An investigation into the head of China’s largest state-owned electric utilities company could signal the beginning of the end for the Chinese regime’s powerful former vice chairman.
Liu Zhenya, the chairman of State Grid Corporation of China, is allegedly being investigated by the Central Commission for Discipline Inspection (CCDI)—the Communist Party’s anti-corruption agency—according to an exclusive report from overseas Chinese news website Bowen Press.
News of Liu’s purge follows the CCDI’s recently concluded inspection of the State Grid Corporation of China, a company ranked seventh on Fortune Magazine’s 2014 Global 500 list. Top leaders in the firm were found to have abused their positions and accepted bribes to enrich themselves and their families, state-run People’s Net reported on June 17. Five executives—Zhu Zhanglin, Guan Shouzhong, Ma Linguo, Yan Fulong, and Wu Zhouchun—have been arrested, according to Bowen Press.
Shortly into his tenure, Xi vowed to rid the Party of “tigers and flies”—official language for corrupt officials of all stripes—in a sweeping anti-corruption drive. Analysts of Communist Party politics view Xi’s campaign as an attempt to root out a powerful Party faction controlled by former Party leader Jiang Zemin.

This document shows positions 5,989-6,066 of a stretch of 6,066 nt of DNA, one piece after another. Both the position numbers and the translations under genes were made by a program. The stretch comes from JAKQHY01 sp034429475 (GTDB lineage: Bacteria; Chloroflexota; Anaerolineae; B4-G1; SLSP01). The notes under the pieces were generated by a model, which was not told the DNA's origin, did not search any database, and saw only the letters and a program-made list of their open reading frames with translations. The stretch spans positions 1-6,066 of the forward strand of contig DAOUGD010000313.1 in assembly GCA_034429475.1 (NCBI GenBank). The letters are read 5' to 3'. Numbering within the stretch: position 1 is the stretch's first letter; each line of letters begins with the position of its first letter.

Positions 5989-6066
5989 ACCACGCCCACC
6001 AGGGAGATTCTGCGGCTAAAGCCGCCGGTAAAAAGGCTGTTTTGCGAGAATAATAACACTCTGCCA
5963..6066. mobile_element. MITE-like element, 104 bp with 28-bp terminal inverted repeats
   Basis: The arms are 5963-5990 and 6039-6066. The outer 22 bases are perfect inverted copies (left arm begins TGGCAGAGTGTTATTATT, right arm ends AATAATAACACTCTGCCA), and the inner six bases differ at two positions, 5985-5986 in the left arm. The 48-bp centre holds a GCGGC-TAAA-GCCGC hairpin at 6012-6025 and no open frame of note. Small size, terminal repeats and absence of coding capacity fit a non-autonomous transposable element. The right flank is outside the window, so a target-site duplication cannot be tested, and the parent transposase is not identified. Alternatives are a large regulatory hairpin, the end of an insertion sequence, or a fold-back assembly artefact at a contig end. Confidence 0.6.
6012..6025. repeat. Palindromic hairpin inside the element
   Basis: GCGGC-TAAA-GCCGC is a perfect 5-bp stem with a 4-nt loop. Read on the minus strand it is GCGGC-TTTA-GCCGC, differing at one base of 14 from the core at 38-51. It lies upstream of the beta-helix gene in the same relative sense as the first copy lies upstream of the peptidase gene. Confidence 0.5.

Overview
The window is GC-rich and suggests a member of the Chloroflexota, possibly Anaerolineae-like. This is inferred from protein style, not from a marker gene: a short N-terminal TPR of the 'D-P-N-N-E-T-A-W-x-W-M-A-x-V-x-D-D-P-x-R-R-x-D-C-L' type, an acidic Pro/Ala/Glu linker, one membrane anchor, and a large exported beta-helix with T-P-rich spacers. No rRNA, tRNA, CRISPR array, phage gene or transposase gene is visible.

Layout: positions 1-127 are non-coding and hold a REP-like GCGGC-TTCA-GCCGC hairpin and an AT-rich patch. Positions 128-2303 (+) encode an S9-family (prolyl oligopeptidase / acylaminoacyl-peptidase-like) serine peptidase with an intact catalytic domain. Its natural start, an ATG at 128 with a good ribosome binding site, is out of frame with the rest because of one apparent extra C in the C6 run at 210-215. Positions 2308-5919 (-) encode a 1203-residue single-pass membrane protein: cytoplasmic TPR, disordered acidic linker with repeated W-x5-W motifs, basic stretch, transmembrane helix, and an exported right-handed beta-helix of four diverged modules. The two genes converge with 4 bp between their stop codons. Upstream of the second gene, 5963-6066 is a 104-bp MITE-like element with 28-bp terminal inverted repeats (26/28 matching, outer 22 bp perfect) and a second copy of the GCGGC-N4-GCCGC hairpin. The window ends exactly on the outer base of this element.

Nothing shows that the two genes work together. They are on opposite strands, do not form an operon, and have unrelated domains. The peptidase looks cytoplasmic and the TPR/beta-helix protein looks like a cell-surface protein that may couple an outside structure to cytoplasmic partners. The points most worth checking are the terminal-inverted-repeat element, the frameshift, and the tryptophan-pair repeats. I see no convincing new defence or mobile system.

The investigation into State Grid Corporation of China and its leader also appears to bring Xi a step closer to the removal of a shadowy powerbroker in Chinese politics, Zeng Qinghong, of whom Liu Zhenya has long been a prominent protégé. Zeng is a former Politburo Standing Committee member, and the right-hand man of Jiang Zemin. Rumor, speculation, and official hand-tipping about Zeng possibly being next on the anti-corruption hit list have trickled out of China for over a year now.
In 2000, Zeng, then the head of the Organization Department of the Communist Party’s Central Committee—a powerful, secretive Leninist agency that determines Party appointments—promoted Liu to deputy manager of the State Grid Corporation of China.
Liu never forgot his political patron. Five years later, he sold Shandong Luneng Group, a large state-owned energy and real estate firm, to Zeng Qinghong’s son Zeng Wei, and his friend, for $600 million (3.7 billion yuan), according to a seminal 2007 report from Chinese financial magazine Caijing. Shandong Luneng Group was then valued at $17.7 billion, with a net worth of $12 billion.
For over a year now, overseas Chinese media, and sometimes media in China, have hinted or reported that Zeng has been subject to a form of low-key, Party discipline; has had his movements restricted; or is already being investigated. Zeng’s prolonged absence from the public eye at key events has lent weight to the reports.
Top Party officials are rarely dethroned overnight. The case of recently purged former security czar Zhou Yongkang is instructive as to what might befall Zeng Qinghong.
First, Zhou’s allies in the oil sector, most notably former PetroChina Chairman Jiang Jiemin, were taken in one after the other on corruption charges. Zhou was then arrested in July 2014, and his son, Zhou Bin, was detained in August. On June 11 this year, a video of a gray-haired Zhou confessing his crimes in a closed-door trial and being sentenced to life imprisonment was broadcast on state media.
If confirmed, the purge of Liu Zhenya may mean that bigger “tigers” await arrest, including Liu’s powerful political patrons.